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Parents speak out about Perry Township redistricting proposal

The school board is considering multiple options that would impact a parent's ability to pick a preferred elementary school.

INDIANAPOLIS — Perry Township school board members are considering multiple options that would impact a parent's ability to pick a preferred elementary school for their child.  

13News has been covering this story since October, when the district said a bus driver shortage would impact school choice. 

The school board is looking at three proposals for the best way to get students to and from school.      

Some parents have said they worry about their children adjusting to a new school, and losing the friends, teachers and school community they chose for their children. Those parents came to a special meeting Monday, where they will ask the board to let their kids stay at their current schools.   

We heard from moms who have children at Jeremiah Gray Elementary School. All their children may have to leave their school if the district adopts new elementary school boundaries.

"She has expressed to me some trepidation about being in a brand new building that she's never been in before with brand new teachers that she's never met , surrounded by kids that she doesn't know," said parent Elizabeth Janes.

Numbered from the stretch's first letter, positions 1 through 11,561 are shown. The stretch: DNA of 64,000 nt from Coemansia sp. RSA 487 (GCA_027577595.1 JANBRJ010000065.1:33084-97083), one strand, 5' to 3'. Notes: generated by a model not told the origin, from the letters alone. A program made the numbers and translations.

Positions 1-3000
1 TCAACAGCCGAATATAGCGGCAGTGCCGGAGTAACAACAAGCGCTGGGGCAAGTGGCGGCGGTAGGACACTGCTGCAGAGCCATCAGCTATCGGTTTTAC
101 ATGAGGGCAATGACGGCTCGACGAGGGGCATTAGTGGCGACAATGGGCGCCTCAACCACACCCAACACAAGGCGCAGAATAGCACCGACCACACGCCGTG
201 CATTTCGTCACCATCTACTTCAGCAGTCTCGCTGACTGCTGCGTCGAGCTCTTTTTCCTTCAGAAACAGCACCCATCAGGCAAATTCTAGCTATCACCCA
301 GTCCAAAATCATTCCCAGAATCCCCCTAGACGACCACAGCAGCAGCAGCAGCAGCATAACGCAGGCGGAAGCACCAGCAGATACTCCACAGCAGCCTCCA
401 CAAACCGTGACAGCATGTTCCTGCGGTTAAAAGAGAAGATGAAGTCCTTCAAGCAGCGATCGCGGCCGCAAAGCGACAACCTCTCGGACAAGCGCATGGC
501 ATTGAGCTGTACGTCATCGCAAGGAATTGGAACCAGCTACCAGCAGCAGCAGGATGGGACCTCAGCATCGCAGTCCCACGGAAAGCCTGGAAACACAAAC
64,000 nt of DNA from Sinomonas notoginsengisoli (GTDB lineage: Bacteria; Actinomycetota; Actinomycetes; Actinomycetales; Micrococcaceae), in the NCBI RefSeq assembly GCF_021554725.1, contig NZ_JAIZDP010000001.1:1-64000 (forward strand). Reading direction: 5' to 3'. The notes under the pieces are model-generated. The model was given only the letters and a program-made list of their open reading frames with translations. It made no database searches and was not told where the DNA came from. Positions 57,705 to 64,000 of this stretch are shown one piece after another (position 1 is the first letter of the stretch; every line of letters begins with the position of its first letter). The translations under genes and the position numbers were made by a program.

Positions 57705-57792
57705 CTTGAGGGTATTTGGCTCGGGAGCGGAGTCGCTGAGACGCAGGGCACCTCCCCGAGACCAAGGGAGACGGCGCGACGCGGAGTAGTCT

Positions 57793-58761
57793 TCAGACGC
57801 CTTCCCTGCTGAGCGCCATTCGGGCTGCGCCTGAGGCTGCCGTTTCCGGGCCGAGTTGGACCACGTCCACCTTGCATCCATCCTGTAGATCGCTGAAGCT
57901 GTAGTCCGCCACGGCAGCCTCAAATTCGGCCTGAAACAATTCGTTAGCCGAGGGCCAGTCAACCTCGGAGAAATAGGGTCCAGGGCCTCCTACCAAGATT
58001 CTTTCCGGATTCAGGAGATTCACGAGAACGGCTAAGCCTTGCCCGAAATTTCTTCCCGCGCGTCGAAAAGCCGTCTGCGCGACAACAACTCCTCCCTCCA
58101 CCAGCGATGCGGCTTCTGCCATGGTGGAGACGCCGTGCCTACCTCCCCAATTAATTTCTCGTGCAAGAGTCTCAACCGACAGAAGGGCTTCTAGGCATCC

The administration says the district is short almost 40 bus drivers. Hundreds of students are getting home an hour late daily because of lengthy transportation to choice schools. 

Credit: Perry Township schools
Perry Township proposed elementary school boundaries.

"By adding boundaries around Rosa Parks and Jeremiah Gray elementaries, it in essence shrinks the boundaries for all others. And so our big issue is the time and distance issue if we're taking kids from county line road all the way up to Abraham Lincoln, which is on the north side of our district, we have a time issue and a distance issue," said Assistant Superintendent Chris Sampson.

"The driver shortage is not a localized problem," said parent Samantha Kirk. "This is a nationwide problem, and we are the only school district that is considering removing bus routes to resolve the problem? There has to be another solution."

The proposed boundaries would force almost one-third of elementary students to switch schools.

"Almost three years after the pandemic, we're voluntarily talking about uprooting these kids and displacing them again and forcing them to reform their social networks and start all over," said parent Leslie Wells. "And it comes at an odd time as the district is trying to close those gaps. It doesn't make sense to do this right now."

The school board could consider allowing kids to stay at their chosen elementary school if parents provide transportation. The school board asked for Monday’s special meeting to hear from parents about the new boundary proposal. The administration will make a recommendation to the board and then the board will vote on that recommendation December 12 its regular meeting.  

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